Photography by Ian Spence

Small towns can be peaceful, quiet, and offer needed solitude. You notice the wind in the trees, the music of leaves. Friendly, you say hello to everyone.

Two boys, 14 and 15, walking down a road of my small town. Holding hands, laughing, close, movements with meaning: a couple in love. As occurs naturally when I see a happy couple, my mouth unfolds in a smile.

For a minute, I forget that my reaction in this small town is one likely standing alone. Then I remember, and I feel vicissitude. I begin to look around, feeling a sense of panic, a hissing in the tall grass. Don’t they know? I fear for them, I feel protective.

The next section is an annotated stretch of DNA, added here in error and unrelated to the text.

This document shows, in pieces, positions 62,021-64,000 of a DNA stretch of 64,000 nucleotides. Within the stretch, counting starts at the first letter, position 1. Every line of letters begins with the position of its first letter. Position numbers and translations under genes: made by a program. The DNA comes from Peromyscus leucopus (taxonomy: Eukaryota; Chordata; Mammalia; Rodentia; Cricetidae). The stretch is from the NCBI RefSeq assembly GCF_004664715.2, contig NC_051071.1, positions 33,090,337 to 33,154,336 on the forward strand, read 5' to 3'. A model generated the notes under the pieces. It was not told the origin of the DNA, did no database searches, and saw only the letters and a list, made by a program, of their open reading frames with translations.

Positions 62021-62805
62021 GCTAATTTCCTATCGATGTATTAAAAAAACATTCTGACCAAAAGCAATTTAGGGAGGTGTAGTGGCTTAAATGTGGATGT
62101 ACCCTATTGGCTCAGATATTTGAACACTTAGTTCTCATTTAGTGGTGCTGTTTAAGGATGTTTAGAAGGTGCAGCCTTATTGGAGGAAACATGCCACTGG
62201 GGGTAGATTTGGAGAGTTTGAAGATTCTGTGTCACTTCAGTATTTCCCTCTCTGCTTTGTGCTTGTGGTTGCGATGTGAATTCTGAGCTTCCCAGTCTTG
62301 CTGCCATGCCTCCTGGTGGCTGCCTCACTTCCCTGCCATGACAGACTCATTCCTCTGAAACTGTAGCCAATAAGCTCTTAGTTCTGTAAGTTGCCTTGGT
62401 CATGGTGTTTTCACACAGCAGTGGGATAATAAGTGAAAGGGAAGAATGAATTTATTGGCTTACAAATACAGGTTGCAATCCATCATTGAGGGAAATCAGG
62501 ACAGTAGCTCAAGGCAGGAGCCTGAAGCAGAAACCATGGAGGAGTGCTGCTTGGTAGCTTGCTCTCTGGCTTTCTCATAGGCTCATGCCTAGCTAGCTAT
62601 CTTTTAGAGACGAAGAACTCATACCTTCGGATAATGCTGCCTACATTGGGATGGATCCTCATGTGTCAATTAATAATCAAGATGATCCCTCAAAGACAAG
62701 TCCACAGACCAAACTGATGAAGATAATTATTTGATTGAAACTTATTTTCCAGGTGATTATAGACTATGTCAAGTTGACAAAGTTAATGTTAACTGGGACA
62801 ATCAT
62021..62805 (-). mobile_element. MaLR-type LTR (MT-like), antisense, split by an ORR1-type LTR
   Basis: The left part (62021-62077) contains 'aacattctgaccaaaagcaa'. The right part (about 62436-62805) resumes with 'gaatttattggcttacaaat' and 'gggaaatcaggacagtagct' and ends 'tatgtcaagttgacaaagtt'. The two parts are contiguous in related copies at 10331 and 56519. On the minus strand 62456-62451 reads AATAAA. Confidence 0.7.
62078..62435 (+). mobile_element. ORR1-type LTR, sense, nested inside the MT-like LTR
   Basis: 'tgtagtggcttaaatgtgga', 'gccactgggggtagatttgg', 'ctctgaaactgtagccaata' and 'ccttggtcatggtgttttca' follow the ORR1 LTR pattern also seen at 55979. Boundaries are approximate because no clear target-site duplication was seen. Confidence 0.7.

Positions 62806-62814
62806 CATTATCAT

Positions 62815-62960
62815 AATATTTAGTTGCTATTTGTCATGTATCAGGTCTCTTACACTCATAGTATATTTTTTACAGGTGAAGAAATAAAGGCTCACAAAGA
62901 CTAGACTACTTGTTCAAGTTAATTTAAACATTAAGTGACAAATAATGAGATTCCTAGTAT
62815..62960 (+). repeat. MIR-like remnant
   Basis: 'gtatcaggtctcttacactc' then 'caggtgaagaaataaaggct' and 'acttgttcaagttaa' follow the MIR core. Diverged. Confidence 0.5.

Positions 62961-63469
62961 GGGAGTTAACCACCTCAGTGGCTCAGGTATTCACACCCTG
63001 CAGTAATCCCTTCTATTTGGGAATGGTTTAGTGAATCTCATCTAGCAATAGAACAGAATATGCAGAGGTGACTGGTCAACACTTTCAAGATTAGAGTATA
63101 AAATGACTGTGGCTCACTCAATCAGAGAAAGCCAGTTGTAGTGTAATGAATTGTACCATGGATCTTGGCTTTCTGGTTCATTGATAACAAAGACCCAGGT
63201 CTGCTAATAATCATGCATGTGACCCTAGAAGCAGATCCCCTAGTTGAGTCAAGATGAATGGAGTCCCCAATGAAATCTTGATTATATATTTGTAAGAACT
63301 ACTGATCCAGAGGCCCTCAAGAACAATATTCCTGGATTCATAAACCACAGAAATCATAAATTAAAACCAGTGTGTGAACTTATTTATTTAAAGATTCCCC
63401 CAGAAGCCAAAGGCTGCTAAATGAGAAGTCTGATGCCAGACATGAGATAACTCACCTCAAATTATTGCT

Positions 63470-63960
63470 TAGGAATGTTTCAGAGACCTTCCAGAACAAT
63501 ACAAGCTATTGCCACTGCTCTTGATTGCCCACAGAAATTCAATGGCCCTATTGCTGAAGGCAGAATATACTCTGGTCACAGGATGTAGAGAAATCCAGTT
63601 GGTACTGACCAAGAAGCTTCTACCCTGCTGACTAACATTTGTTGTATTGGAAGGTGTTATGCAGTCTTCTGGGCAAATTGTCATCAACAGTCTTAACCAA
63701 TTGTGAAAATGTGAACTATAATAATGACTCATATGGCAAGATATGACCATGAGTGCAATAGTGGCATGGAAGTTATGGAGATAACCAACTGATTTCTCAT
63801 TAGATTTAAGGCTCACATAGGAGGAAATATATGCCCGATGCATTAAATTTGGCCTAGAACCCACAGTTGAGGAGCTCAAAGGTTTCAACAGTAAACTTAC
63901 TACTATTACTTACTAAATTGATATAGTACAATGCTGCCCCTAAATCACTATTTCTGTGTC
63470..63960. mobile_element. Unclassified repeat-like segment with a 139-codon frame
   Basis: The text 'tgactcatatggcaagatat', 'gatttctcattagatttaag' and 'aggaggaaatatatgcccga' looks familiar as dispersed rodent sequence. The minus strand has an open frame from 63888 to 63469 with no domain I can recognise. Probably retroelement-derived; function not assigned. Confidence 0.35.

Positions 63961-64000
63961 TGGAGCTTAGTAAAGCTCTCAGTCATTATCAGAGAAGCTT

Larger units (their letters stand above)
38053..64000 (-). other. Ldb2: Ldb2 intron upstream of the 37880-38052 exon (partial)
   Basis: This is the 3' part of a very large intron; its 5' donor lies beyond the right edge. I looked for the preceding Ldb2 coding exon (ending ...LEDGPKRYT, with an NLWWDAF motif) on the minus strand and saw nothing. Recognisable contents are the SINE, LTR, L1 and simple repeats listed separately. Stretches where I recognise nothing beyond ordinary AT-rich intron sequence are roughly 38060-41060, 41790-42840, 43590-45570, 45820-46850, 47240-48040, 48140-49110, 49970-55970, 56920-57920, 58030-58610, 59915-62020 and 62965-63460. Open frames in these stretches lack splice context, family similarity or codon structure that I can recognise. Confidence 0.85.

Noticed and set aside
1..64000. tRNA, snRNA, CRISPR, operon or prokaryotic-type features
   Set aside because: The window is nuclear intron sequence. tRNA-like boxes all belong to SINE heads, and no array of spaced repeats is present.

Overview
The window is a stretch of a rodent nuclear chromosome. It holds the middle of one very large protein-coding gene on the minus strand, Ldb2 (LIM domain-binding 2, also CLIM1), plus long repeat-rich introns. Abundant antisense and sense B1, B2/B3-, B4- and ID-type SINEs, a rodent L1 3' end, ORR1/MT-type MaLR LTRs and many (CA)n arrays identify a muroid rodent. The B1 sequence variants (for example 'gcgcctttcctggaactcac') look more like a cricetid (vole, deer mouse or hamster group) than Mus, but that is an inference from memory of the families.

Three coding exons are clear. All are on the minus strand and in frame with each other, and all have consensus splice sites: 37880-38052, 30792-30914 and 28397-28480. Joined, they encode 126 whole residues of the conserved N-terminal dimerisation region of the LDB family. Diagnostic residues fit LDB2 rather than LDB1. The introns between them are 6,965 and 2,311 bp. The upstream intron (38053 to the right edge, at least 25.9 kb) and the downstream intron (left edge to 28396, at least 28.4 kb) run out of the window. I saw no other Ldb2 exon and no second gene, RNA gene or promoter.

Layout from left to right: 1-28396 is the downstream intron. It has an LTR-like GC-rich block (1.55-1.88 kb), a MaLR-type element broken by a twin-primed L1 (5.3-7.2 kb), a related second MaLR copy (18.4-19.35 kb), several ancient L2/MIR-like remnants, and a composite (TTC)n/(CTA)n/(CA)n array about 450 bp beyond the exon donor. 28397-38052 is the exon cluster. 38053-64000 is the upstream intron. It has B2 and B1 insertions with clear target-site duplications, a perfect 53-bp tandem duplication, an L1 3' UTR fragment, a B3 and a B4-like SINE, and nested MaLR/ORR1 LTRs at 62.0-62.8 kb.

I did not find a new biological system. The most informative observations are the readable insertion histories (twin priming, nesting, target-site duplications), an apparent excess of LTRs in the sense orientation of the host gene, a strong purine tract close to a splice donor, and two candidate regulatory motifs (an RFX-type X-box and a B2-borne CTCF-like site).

But no one has noticed them. Yet. The innocent courage of their act, holding hands in my small town. This is Canada, 2011. Holding hands in public. It should not have to be courageous, it should just be. I hang onto this brief time with them; celebrate their momentary freedom.

Light lifts; birds without a sound take off from a quiet field. The shadow of a cloud slips over a meadow. Waves tumble on a shore, recede and return, a rhythm of soothing. A shooting star arcs silently in brilliance and is gone. The hum of insects. The quiet of night.

To teach the small towns.

To celebrate the boys.

To give them comfort.

That peace.